About this time last year, municipal officials up and down the Shore were wondering whether they would have to raid their budgets to pay for removal of the massive amounts of snow that had fallen in the previous few months.
This year, however, the picture is completely different. With only a few snow events resulting in total accumulations of 3 inches or fewer, money budgeted for snow removal looks like it will be saved for next winter, officials said.
Some of those officials preside over towns with calendar-year budgets, which means that although it looks as though their budgets for the end of this winter may escape unscathed, they also have to think about the beginning of next winter.
Much of a town’s snow budget goes to buying road salt, said Freehold Township Administrator Peter
Valesi. He said that cost may not be a factor this year, but he still has to be conservative.
“Our salt shed is full,” he said. “When I would normally purchase salt in September or October, I’m not going to have to do that — but if we have a bad November or December, I could have to use that, and then I would have to replace all that salt this year.”
According to the state climatologist’s website, this winter has been unusually mild winter.
The season’s mean temperature of 38.2 degrees is nearly 5 degrees above normal, making this the fourth-warmest winter on record, according to the site. Temperatures reached at least 60 degrees in one or more places in the state on 19 days this winter, according to the site.
“Were not a flake to accumulate the rest of the season, this would be the sixth-least snowy winter since records began in the winter of 1895-96,” the site read.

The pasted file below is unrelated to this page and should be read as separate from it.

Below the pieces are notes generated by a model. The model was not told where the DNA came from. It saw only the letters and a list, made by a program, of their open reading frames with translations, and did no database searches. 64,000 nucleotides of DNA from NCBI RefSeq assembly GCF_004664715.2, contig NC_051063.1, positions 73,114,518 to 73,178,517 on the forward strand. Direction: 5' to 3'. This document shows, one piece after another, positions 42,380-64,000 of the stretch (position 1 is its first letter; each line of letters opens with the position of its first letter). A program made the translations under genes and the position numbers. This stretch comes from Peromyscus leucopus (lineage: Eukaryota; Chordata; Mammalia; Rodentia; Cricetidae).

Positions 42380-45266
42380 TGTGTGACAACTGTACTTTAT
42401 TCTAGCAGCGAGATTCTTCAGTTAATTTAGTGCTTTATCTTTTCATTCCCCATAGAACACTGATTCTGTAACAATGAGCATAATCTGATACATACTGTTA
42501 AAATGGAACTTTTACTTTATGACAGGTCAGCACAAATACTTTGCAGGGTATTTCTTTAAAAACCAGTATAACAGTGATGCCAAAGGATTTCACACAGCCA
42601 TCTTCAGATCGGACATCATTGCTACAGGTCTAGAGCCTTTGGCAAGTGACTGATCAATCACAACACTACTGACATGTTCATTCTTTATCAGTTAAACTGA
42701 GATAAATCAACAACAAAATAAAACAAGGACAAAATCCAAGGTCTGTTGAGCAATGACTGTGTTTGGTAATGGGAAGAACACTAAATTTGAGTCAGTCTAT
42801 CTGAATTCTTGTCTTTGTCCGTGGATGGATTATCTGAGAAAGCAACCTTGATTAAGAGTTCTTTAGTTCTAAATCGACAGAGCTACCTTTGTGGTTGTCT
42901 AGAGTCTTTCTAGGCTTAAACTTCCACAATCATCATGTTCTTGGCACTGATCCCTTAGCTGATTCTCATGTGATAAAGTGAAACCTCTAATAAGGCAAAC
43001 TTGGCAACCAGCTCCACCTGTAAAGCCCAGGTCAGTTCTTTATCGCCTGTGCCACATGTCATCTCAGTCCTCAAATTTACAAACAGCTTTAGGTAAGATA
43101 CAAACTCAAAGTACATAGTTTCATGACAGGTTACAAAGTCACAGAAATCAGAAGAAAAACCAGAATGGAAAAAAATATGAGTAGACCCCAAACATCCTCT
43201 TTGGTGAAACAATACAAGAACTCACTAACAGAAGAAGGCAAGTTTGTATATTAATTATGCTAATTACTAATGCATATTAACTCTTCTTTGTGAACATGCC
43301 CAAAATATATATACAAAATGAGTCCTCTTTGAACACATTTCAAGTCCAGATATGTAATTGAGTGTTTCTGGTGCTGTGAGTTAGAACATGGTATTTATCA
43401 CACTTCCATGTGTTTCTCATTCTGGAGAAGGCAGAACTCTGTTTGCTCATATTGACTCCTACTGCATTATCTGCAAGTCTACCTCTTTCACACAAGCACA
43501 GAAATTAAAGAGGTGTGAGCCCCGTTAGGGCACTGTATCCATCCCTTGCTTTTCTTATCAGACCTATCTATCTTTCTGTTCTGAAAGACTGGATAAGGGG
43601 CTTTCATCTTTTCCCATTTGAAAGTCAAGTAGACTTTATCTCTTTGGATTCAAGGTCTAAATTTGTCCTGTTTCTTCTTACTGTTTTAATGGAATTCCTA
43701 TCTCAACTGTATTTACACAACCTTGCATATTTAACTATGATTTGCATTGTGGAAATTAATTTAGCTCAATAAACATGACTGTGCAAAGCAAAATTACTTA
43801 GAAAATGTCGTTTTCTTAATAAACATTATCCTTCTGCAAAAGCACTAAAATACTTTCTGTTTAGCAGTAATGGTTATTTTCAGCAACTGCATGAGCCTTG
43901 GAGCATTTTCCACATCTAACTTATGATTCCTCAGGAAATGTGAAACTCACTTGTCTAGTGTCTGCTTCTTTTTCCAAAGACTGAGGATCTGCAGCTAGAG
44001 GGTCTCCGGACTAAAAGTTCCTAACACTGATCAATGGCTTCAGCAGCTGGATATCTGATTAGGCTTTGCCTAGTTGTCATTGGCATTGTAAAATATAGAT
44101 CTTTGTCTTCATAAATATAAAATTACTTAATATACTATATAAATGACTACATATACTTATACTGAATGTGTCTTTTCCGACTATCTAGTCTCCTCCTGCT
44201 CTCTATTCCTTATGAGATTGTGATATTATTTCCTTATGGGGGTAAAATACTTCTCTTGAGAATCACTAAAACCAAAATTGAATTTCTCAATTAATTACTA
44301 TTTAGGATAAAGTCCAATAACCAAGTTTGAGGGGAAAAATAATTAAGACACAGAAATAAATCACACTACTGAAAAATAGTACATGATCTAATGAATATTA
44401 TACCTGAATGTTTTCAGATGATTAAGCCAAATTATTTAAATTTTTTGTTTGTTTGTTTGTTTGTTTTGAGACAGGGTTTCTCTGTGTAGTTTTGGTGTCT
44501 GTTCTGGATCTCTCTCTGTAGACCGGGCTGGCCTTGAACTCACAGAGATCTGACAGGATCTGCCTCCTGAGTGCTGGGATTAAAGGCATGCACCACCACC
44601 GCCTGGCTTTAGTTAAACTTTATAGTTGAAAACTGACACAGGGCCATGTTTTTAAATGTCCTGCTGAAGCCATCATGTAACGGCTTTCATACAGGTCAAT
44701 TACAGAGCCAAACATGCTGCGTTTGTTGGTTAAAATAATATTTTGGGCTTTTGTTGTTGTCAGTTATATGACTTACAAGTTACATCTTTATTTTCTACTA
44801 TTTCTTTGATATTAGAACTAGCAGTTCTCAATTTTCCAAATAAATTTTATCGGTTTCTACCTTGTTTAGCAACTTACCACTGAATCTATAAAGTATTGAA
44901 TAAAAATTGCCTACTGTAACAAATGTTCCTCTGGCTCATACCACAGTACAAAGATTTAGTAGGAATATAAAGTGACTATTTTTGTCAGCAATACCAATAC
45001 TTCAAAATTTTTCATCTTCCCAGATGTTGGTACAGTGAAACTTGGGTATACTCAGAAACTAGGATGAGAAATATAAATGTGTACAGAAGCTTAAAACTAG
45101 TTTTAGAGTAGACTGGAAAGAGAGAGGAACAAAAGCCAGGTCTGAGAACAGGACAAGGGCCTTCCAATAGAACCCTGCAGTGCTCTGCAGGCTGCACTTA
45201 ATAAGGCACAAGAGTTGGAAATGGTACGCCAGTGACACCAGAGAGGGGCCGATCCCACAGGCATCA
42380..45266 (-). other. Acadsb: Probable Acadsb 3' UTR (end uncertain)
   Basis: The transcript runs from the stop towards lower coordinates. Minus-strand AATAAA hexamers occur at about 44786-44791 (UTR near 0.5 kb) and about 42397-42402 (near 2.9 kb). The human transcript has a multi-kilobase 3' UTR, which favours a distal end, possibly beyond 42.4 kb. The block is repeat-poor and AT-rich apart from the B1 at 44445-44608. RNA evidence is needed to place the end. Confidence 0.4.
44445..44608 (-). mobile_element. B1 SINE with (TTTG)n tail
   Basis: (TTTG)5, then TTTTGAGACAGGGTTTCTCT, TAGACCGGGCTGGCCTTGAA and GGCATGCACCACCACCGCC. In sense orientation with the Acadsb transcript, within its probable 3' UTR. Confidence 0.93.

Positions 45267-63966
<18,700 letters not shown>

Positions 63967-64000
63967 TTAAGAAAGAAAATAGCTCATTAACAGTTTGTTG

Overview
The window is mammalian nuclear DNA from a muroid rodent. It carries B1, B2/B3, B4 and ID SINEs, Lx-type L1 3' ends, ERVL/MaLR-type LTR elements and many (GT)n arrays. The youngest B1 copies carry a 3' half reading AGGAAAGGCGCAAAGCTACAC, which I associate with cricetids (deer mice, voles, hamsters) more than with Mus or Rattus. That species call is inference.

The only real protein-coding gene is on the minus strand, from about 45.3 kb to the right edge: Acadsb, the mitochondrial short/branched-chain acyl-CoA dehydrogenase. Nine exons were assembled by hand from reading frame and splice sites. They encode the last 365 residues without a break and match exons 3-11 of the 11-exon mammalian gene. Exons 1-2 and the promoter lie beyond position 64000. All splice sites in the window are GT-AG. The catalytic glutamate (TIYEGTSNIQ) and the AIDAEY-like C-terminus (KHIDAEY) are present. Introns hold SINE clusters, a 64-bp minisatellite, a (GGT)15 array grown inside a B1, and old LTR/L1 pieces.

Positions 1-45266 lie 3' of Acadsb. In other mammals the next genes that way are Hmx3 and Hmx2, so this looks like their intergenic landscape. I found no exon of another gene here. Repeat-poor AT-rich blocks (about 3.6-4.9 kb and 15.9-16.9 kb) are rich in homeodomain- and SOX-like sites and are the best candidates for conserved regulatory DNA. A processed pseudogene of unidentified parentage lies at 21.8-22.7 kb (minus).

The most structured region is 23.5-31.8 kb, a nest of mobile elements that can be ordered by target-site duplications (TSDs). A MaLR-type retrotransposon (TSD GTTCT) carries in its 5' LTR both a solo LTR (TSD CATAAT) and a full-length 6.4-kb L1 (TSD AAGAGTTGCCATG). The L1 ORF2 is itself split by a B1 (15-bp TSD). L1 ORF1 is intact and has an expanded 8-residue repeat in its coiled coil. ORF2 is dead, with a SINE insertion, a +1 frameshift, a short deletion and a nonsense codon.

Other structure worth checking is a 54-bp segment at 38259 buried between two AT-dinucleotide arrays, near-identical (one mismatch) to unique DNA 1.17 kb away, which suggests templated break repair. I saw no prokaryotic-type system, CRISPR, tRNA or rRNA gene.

Monmouth County received no more than 3.8 inches in any one storm so far this season, while Ocean County received no more than 2.4 inches in any one storm, according to the site.
A few area towns, such as Freehold and Neptune, have created snow trust accounts, in which money is stockpiled to deal with snowy seasons. It is into these accounts that most savings in snow removal costs will go this year, officials said.
“The balance is about $1 million,” Valesi said of his town’s trust account. “But two bad years in a row and that could be down very quickly.”
Neptune’s chief financial officer, Mike Bascom, knows that. He said his town’s snow trust account was “virtually wiped out” by last winter’s severe weather.
Monmouth County “benefited from a mild winter,” county spokesman Bill Heine said. The county spent about $1.2 million less this year on snow-clearing operations than last year, he said.
Toms River administrator Paul Shives said he’s hopeful the first part of winter 2012-13 is as mild as this year has been. “Although it’s been great for January through March, we still have to get through the end of the year,” he said.
Shives noted that the last two major snowy years — 2010 and 2009 — saw a considerable amount of snow fall from November to December.
He said the township has saved about $500,000 in public works overtime alone, a figure he said is mainly attributable to the lack of snow.
Toms River’s snow trust fund is “wiped out,” Shives said, although the town was able to deposit $400,000 into it this year. “That trust fund had as much as $2 million in it,” he said.
Jackson will use some of the money it saved this year to create a snow trust account, said administrator Jose Torres.
State Climatologist David Robinson said the mild winter was due to the jet stream “just hanging to the north of us. It kept the cold air at bay to the north and also kept the coastal storms few and far between, and generally weak. … But nothing says we couldn’t get a late March or early April event,” he said.
The Shore area received less than half of the snow it would usually get, Robinson said.
“Two feet is roughly what we would get in an average winter,” he said, adding, “There is no such thing as normal when it comes to winter snowfall in Central New Jersey.”